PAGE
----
Financial conditions remain loose. After tightening modestly over the course of four straight weeks from late January through late February, the Chicago Fed’s measure of financial conditions has loosened three straight weeks through last week and are back to being the loosest since February 2022.

Weekly jobless claims will also be reported. Initial claims are expected at 218k vs. 217k last week, while continuing claims are expected at 1.905 mln vs. 1.906 mln last week. While initial claims remain low, continuing claims have been edging higher. Of note, next week’s initial claims reading will be for the BLS survey week containing the 12th of the month.


The ECB doves have thrown in the towel with regards to an April cut. ECB Governing Council member Stournaras acknowledged that “We will have only little new information before the April meeting, especially on wages at the start of 2024 - but we will get a lot more data before the June meeting. I think to cut rates already in April we will need to see the economy crashing and I don’t expect that.” However, he added that “It is appropriate to do two rate cuts before the summer break, and four moves throughout the year seem reasonable.” This timetable would suggest the ECB cuts rates June 6 and July 18 before the summer break. After the break, the ECB meets September 12, October 17, and December 12. Updated macro forecasts will come at the June, September, and December meetings. De Cos, Lane, Schnabel, Knot, Guindos, and Stournaras speak today.

Yesterday, the ECB concluded the review of its operational framework for implementing monetary policy that began in December 2022. The changes will affect how ECB liquidity will be provided and has no monetary policy implications. The purpose of the operational framework was to steer short-term money market rates more closely in line with the ECB’s monetary policy decisions. President Lagarde said that the review acknowledges the “significant changes in the financial system and monetary policy in recent years. The framework will ensure that our policy implementation remains effective, robust, flexible and efficient.”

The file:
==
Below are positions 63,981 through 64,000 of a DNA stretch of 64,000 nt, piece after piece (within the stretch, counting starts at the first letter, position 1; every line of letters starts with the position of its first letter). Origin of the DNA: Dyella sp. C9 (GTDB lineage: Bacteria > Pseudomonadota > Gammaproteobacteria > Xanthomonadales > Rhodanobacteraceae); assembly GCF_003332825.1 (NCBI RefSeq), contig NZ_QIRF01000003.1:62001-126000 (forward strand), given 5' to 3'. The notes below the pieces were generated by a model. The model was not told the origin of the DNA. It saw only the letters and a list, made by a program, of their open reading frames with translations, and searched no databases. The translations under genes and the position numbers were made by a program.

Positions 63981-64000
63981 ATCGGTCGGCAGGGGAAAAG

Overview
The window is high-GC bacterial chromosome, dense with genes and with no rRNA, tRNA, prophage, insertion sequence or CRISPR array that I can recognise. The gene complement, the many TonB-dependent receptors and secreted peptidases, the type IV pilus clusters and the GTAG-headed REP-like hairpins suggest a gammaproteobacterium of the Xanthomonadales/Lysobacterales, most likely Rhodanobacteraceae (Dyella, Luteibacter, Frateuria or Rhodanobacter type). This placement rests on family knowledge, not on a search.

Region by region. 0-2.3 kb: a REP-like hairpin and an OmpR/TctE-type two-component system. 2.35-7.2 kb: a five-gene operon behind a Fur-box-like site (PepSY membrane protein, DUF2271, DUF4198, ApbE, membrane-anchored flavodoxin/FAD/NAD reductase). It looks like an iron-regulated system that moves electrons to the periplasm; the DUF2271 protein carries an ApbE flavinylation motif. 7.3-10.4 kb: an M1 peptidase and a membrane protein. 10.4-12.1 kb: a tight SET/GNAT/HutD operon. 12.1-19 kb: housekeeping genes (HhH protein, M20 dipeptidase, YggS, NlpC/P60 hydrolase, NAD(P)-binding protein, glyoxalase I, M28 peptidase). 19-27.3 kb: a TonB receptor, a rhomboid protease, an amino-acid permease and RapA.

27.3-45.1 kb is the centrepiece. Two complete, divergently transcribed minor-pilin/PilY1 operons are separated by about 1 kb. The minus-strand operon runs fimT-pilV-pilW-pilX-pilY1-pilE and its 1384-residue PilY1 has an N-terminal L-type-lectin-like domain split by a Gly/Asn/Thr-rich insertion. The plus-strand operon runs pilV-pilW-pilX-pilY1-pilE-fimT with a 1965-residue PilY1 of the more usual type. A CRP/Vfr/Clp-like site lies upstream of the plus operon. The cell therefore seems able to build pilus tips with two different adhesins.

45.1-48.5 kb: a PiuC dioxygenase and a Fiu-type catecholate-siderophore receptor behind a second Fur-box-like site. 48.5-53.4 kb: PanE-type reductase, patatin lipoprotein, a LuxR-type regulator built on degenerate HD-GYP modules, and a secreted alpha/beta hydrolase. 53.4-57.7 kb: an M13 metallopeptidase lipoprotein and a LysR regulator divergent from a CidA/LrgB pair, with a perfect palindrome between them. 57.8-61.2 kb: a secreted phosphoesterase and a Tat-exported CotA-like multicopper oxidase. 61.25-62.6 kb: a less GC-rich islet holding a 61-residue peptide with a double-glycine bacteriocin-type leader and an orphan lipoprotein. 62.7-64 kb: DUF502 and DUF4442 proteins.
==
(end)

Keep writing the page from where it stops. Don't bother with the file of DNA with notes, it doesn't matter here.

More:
Sweden February CPI cooled. Headline came in at 4.5% y/y vs. 4.7% expected and 5.4% in January, CPIF came in at 2.5% vs. 2.8% expected and 3.3% January, and CPIF ex-energy came in at 3.5% vs. 3.6% expected and 4.4% in January. CPIF almost totally reversed last month’s spike from 2.3% in December and is moving closer to the 2% target. At the last policy meeting February 1, the Riksbank kept rates steady at 4.0% but warned that “the policy rate probably can be cut sooner than was indicated in the November forecast.” No change is expected at the next meeting March 27, but we believe data reinforces the case for a rate cut May 8 or June 27. Sweden’s OIS curve implies an 80% probability of a 25 bp cut over the nextthree months.


Iron ore prices continue to slide. Prices fell another 2% today to $103.20, bringing the total drop from the January peak to nearly 27%. Weakness in the mainland China economy is the main driver and this is set to continue. The $100 per ton level is coming into view and clean break below $104.16 sets up a test of the May 2023 low near $81.95. This is a huge negative terms of trade shock for Australia and should weigh on AUD. Many industrial commodity prices are trading around where they were in December 2022, when China finally reopened.